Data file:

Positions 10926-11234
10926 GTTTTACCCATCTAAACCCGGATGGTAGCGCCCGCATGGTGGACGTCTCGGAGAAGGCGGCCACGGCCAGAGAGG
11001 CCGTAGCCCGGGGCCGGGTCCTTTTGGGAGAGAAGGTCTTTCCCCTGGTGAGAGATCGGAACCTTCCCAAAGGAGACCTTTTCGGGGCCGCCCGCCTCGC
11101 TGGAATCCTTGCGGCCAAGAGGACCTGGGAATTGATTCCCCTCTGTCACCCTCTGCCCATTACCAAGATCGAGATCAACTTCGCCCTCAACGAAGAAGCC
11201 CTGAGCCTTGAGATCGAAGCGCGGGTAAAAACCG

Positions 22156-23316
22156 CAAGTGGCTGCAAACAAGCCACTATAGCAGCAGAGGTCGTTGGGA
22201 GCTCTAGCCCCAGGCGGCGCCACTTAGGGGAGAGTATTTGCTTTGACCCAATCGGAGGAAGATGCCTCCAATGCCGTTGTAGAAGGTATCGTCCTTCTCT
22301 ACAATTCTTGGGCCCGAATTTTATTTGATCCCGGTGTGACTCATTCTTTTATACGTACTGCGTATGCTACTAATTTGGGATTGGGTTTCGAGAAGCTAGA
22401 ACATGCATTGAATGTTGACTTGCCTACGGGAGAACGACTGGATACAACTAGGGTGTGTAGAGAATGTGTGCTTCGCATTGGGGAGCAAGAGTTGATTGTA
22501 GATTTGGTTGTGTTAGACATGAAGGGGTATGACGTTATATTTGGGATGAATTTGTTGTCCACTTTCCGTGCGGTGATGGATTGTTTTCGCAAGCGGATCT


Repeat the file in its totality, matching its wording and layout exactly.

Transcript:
Positions 10926-11234
10926 GTTTTACCCATCTAAACCCGGATGGTAGCGCCCGCATGGTGGACGTCTCGGAGAAGGCGGCCACGGCCAGAGAGG
11001 CCGTAGCCCGGGGCCGGGTCCTTTTGGGAGAGAAGGTCTTTCCCCTGGTGAGAGATCGGAACCTTCCCAAAGGAGACCTTTTCGGGGCCGCCCGCCTCGC
11101 TGGAATCCTTGCGGCCAAGAGGACCTGGGAATTGATTCCCCTCTGTCACCCTCTGCCCATTACCAAGATCGAGATCAACTTCGCCCTCAACGAAGAAGCC
11201 CTGAGCCTTGAGATCGAAGCGCGGGTAAAAACCG

Positions 22156-23316
22156 CAAGTGGCTGCAAACAAGCCACTATAGCAGCAGAGGTCGTTGGGA
22201 GCTCTAGCCCCAGGCGGCGCCACTTAGGGGAGAGTATTTGCTTTGACCCAATCGGAGGAAGATGCCTCCAATGCCGTTGTAGAAGGTATCGTCCTTCTCT
22301 ACAATTCTTGGGCCCGAATTTTATTTGATCCCGGTGTGACTCATTCTTTTATACGTACTGCGTATGCTACTAATTTGGGATTGGGTTTCGAGAAGCTAGA
22401 ACATGCATTGAATGTTGACTTGCCTACGGGAGAACGACTGGATACAACTAGGGTGTGTAGAGAATGTGTGCTTCGCATTGGGGAGCAAGAGTTGATTGTA
22501 GATTTGGTTGTGTTAGACATGAAGGGGTATGACGTTATATTTGGGATGAATTTGTTGTCCACTTTCCGTGCGGTGATGGATTGTTTTCGCAAGCGGATCT